Second-year engineering students Shabad Sobti and Saad Khan had high expectations for themselves at this year’s Hackathon, a 24-hour event where hundreds of student programmers and entrepreneurs showcase their talents to a panel of judges looking for creativity, polish and technical vigor.
“We definitely wanted to win,” Saad said with a laugh. After some brainstorming, they designed TexMe, a phone service that allows users to listen to anything on YouTube. “We have a TexMe number. All you have to do is text the number with the name of the song you want to hear, followed by the artist. Then you’ll get a call with the song playing on it,” clarified Shabad.
The best part? No internet connection is necessary. All you need is cellular service. TexMe earned Shabad and Saad the Freedom prize, as well as the Best Mobile Hack prize. Raised in Southeast Asia, Shabad and Saad have experienced first-hand the difficulty for people in developing countries to engage with the rest of the world. “From a global perspective, only about 40% of people have access to Internet,” Shabad said. “Both of us know the plight of people [in developing countries]. This is going to be a good way to give them access to a host of media content.”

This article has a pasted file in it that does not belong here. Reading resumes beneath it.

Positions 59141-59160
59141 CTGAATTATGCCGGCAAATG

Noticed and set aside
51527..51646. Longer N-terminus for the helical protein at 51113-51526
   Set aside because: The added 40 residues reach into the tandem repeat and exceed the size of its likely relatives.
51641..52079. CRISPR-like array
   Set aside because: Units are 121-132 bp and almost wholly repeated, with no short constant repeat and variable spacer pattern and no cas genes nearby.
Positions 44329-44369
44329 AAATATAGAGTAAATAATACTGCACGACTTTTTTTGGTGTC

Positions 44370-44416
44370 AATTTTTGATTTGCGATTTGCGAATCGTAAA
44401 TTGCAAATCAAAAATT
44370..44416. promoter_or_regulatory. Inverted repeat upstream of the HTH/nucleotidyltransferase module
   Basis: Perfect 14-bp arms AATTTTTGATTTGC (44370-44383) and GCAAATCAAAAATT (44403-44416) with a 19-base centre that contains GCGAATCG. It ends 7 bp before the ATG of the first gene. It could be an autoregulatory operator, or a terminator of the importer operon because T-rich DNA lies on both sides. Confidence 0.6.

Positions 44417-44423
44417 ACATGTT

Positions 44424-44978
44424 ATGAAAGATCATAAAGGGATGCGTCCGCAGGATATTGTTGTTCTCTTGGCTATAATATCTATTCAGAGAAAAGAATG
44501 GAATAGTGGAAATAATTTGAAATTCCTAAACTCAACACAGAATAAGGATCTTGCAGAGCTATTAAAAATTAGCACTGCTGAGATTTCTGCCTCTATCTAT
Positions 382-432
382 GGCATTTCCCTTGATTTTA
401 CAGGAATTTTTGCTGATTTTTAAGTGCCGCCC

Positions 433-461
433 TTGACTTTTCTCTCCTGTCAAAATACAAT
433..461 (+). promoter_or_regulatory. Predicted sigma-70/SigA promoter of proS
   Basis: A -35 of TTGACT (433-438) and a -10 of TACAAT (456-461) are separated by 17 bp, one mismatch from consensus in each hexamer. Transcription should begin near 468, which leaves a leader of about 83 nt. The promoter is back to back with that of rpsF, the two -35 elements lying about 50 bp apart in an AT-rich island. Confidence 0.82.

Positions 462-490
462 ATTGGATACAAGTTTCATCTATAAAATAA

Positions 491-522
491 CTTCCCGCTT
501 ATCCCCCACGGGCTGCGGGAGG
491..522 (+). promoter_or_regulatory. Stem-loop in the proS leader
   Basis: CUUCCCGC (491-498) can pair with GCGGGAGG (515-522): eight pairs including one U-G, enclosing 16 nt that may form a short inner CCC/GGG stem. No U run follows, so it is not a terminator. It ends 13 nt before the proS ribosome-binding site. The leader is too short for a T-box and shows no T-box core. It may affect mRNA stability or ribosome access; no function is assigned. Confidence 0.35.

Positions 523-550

Since the Hackathon, they competed and won first prize in the 2017 Pike Student Entrepreneur Expo, which awarded them $1,000. Shabad and Saad are currently working on increasing TexMe’s operating power to reach a wider audience, and they are extending their database to include a broader variety of content.